1. Chapter  4; The lady of the evening faces. Some kind of champagne cocktail maybe? Evening face to me means lipstick and I keep thinking about Conigliaro’s “Lipstick rose”. Maybe that’s an angle.
  2. Chapter 11; The lady at the villa scattering orange blossoms. A dash of orange blossom water in a drink automatically make me think of a Ramos gin fizz. There is stuff to work with there.
  3. Chapter 15; A ruined villa of Tangled gardens. This chapter I have already read and it is indeed the prequel to “Grey gardens” minus the raccoons. Don’t know how to turn it into a cocktail yet.
  4. Chapter 24; An imperial excursion. Champagne, some Cognac V.S.O.P and something else. Only the best is my point.
  5. Chapter 41; Spirit summoner. I guess some absinth wouldn’t be amiss in this one?
  6. Chapter 47; A Bowknot tied in Maidens’s loops. Roll with the puns and use Bowmore whiskey? Make a twist on a Maiden’s kiss?
  7. Chapter 53; Practicing calligraphy. I could do something spectacular with the egg white foam with this one.

So I will be reading this book for some time and talking about it for even longer. I can get obsessed with certain books, that’s just the way it is. Something else that I talk about often, I guess, is how much I love the combination of green and pink and how much I adore Japanese prints.IMG_5124

The one side by side with the book(in the beginning of the blogpost) was a gift, one that is now framed and placed next to my Sonia Delauney poster. It has all come togheter nicely.


Vendredi&Vin chaud

The other morning when I left the house I noticed that it was nippy out, to the point that I should have either worn my winter coat or put on my little down west underneath the coat I was wearing. Luckily I had a big wooly scarf, and my little thermos of coffee, nice and toasty I was, huddled up with my book in the corner of the train. You can make anywhere cosy if you have good books and coffee.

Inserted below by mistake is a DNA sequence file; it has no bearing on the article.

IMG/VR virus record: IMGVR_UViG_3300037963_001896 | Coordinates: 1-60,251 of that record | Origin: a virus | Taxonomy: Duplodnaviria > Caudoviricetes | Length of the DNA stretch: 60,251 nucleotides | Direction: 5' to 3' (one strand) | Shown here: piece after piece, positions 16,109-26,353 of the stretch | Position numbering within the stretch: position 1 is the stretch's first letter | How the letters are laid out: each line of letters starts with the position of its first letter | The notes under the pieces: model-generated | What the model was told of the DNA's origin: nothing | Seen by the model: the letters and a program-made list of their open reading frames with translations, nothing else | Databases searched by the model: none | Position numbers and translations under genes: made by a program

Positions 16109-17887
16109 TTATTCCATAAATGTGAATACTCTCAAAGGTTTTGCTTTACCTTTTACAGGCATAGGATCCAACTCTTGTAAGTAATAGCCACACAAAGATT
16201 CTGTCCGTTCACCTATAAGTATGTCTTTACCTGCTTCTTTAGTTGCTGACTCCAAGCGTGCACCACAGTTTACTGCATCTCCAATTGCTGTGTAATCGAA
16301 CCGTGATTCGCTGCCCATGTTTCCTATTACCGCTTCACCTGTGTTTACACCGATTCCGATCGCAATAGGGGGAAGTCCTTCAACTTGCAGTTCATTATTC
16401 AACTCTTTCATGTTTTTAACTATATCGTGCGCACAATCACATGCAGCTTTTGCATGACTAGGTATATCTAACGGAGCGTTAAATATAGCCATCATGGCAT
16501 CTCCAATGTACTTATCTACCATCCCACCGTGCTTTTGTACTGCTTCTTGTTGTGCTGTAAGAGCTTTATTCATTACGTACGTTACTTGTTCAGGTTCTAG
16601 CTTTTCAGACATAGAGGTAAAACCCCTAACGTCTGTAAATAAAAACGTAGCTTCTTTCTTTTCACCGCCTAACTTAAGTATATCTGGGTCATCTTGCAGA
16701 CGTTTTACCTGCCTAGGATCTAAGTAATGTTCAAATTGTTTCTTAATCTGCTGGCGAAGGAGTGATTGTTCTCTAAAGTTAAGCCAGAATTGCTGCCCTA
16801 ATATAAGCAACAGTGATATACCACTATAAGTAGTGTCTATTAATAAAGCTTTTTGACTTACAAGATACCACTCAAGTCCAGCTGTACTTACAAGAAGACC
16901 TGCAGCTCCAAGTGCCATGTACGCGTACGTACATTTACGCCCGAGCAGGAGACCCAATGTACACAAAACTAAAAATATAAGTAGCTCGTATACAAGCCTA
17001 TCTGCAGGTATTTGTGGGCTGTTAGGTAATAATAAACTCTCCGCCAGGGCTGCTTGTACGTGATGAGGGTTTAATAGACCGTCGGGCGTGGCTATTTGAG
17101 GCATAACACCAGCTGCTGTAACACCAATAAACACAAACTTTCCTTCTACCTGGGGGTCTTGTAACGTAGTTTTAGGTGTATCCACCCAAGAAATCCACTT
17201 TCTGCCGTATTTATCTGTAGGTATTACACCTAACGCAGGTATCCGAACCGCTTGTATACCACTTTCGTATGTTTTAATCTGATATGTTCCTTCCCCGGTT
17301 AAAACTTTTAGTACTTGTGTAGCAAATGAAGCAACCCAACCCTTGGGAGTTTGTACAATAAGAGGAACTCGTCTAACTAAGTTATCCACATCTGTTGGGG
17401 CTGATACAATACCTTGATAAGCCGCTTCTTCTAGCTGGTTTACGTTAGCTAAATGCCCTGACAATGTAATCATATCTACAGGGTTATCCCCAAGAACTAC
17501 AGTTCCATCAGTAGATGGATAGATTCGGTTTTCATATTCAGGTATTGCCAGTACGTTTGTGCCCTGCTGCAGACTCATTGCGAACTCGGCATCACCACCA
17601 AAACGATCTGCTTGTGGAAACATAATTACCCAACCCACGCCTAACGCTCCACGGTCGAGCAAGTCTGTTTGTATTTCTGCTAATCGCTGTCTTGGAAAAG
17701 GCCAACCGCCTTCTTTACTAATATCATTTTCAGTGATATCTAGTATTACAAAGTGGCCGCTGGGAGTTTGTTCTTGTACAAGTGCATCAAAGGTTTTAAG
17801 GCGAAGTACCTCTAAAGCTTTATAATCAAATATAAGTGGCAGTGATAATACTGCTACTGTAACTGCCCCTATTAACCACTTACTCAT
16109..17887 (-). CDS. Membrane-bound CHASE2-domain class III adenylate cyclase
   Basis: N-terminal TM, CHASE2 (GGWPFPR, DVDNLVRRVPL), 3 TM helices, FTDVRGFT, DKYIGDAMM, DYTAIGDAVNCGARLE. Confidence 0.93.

Later that day however I was shivering in a bad way. Someone had lured me out on a walk in the nice autumn sun, and it was nice as long as we were putting one fot in front of the other. The minute I was standing and waiting for the underground I curled up desperatley in my scarf, and at that point the sun was rapidly disappearing and with it any warmth it brought.

So when I got home I was both hungry and cold, and very much in the need for comfort food. I ended up mixing two things (some left over ragu and one small portion of vegetable stew) I had in the freezer which I ate with pressed potatoes which really is one of the best side orders; fluffy carbs and so light compared to mashed potatoes (which I love don’t get me wrong but there is a lot of butter in that one)

While I was waiting for the whole thing to be ready I made myself some Vin chaud and read entries from Life is meals a food lover’s book of days by James and Kay Salter. I’ve mentioned this book before of course, and I will again. At this point I’ve read all the little sections for different days at least twice. It’s such a lovely kitchen companion, just the right amount to read in between, and so so good for my mood, always.


Vin chaud; serves two

Mix equal amounts of red wine and boiling hot water in a heat proof glasses ,approx. 2 deciliter of each depending on what glasses you are using (so each glass 1 dl wine+1 dl hot water), and then add 1 teaspoon of caster sugar to each glass, stir, and then garnish with a thin slice of lemon on top. Serve and enjoy responsibly!

This is a very nice aperitif during this time of year as it is quite light, not a lot of sugar and spices as the glow later in the season. It’s easy to make too, which is an added bonus. Why more bars in this town don’t serve it is beyond me, French bistros do however, that’s how I learned about it in the first place. If you want a non-alcoholic option I will always think fondly of blackberry cordial and boiling water with some lemon and possibly cinnamon mixed up.

Now if you excuse me I have to get out some extra blankets, socks and locate the hot water flask because winter is coming, soon.